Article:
LOST MINDS (2016) short review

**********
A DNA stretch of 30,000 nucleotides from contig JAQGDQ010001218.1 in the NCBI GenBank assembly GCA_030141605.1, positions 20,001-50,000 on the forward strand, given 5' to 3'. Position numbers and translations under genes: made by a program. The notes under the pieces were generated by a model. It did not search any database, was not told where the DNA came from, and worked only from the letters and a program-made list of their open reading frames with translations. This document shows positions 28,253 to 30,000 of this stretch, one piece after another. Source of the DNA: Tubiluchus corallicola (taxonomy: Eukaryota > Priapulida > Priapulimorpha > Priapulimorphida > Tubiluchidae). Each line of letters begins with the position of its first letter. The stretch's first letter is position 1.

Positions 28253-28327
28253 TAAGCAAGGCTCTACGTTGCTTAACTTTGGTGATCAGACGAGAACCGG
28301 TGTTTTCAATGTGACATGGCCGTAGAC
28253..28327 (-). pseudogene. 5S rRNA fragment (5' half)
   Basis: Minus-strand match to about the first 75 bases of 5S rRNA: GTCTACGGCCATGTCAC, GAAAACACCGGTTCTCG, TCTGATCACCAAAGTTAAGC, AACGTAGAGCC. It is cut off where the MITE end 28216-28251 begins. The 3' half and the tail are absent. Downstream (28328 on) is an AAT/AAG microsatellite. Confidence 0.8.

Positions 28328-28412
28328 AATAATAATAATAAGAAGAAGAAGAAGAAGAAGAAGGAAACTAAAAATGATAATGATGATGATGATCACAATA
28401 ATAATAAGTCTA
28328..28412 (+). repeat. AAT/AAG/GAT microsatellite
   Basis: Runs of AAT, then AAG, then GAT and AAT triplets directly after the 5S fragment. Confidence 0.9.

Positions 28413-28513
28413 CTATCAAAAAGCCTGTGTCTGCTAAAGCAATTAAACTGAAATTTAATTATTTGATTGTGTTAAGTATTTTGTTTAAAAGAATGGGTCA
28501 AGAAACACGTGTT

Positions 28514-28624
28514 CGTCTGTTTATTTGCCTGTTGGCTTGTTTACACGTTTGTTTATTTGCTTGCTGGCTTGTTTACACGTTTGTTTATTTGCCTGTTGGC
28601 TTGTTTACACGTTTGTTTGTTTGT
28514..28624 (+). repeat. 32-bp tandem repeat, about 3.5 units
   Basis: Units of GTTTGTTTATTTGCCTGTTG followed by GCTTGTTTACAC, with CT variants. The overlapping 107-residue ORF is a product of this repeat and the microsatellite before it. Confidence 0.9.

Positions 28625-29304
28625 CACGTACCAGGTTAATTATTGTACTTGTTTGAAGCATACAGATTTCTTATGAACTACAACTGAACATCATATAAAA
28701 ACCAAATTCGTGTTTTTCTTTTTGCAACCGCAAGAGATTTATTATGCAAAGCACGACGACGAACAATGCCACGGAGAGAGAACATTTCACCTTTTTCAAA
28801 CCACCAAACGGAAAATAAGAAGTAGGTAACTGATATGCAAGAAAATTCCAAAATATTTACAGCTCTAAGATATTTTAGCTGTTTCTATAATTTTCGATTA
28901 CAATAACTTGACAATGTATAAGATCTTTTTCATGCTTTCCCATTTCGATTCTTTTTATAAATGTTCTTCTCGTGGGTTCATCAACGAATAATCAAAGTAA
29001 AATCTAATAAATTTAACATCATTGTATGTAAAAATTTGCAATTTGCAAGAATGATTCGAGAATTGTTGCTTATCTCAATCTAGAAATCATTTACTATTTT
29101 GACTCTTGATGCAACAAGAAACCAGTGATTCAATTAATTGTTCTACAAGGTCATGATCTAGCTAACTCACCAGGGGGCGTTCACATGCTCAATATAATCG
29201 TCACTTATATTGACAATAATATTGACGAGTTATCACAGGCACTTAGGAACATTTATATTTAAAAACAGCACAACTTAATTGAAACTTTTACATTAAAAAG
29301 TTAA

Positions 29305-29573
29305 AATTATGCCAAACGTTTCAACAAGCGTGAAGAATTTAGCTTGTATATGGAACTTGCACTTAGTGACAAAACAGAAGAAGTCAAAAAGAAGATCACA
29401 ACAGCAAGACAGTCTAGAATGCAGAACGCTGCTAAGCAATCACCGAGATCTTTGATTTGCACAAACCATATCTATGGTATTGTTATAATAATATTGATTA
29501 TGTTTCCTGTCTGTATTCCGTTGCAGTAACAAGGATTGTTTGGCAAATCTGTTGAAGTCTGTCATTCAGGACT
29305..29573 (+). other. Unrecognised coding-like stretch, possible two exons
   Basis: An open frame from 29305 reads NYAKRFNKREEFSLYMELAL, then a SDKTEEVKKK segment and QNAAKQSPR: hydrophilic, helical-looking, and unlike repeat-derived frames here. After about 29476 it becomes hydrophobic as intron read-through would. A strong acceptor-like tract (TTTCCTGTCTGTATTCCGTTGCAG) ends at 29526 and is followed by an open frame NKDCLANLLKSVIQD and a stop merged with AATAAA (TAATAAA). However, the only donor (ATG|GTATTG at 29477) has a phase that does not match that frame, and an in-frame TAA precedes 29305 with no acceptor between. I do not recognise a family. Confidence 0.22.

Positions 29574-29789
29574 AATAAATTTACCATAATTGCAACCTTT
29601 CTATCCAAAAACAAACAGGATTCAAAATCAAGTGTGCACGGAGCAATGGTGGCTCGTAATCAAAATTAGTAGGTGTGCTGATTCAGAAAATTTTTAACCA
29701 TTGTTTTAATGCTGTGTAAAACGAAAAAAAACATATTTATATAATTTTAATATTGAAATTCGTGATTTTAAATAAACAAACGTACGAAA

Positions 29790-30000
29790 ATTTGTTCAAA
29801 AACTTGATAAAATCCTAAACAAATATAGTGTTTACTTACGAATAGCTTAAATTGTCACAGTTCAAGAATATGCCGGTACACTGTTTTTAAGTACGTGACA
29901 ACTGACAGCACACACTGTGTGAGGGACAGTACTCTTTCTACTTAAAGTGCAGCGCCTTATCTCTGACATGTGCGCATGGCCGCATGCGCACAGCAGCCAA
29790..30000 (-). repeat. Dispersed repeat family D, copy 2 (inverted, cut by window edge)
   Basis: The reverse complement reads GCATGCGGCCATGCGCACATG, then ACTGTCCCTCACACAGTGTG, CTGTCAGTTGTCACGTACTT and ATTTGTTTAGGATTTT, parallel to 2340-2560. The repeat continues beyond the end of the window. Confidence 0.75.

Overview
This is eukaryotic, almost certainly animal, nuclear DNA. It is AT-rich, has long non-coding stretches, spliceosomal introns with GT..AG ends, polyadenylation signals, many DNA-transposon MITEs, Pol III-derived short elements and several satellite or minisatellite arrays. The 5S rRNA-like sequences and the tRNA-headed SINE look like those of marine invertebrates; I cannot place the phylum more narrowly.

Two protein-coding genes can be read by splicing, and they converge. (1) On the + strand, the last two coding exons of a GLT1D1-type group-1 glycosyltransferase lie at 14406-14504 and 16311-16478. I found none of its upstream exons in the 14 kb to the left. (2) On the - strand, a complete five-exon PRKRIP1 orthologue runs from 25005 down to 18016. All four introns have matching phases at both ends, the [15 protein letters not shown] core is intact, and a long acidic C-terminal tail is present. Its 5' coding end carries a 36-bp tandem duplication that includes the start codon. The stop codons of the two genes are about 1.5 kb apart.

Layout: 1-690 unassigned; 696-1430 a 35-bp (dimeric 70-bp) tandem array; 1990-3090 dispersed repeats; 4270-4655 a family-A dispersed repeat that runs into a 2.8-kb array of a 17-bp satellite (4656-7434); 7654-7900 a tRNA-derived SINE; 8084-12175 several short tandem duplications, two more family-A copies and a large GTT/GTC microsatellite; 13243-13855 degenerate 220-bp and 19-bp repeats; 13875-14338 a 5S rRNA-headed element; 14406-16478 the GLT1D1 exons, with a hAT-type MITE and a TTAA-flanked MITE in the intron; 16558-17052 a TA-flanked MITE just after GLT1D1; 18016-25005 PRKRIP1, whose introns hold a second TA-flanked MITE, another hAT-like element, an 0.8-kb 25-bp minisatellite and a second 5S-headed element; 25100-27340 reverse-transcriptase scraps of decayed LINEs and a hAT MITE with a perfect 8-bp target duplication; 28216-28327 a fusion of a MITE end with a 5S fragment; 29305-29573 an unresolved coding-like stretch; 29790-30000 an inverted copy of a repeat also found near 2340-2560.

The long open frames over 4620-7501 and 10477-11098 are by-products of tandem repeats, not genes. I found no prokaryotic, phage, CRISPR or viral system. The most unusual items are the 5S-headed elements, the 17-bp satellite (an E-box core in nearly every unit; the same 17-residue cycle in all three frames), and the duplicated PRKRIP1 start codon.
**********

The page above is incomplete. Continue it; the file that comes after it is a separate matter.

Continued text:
p2405533776Lynn Chen’s Lost Minds follows a couple (Jian RenZi and Andrew Lin) who has been unsuccessfully trying to have a child for a few years, and decides to resort to an old Chinese fertility ritual, that of the “primer”: to temporarily adopt a child, who will open the way for their own progeny. They adopt a quiet 7-year-old girl (Wang Yifei) at an orphanage whose supervisors (Hui Shiu Hung and Pat Ha) are obviously not telling them everything. The adopted child is silent, asocial and constantly draws disturbingly dark pictures of her previous family. It doesn’t help that her new mother is beset with strange visions that threaten her sanity. Like so many mediocre horror films, Lost Minds uses a lead character’s vacillating sanity as an excuse to bombard the audience with nightmare sequences and jump-scare visions that thus don’t need to be justified by the story (since, you know, the character’s sanity is vacillating). There are a few passable red herrings until the final twist – a demystifying one as always in China’s supernatural-free horror genre – brings the film to a thudding close, with belabored exposition and flashbacks, to make sure everyone understands the denouement. Very little tension and virtually no scares are mustered, though the unsettling white glow of the cinematography is rather effective and well-judged, and Jian RenZi’s performance is fairly affecting, while Wang Yifei is an excellent child actress whose alternating creepiness and cuteness are never forced. Andrew Lin sleepwalks through the film, Hui Shiu Hung is wasted in a rare serious role, and the great Pat Ha valiantly makes the best of her poorly-written role. *1/2

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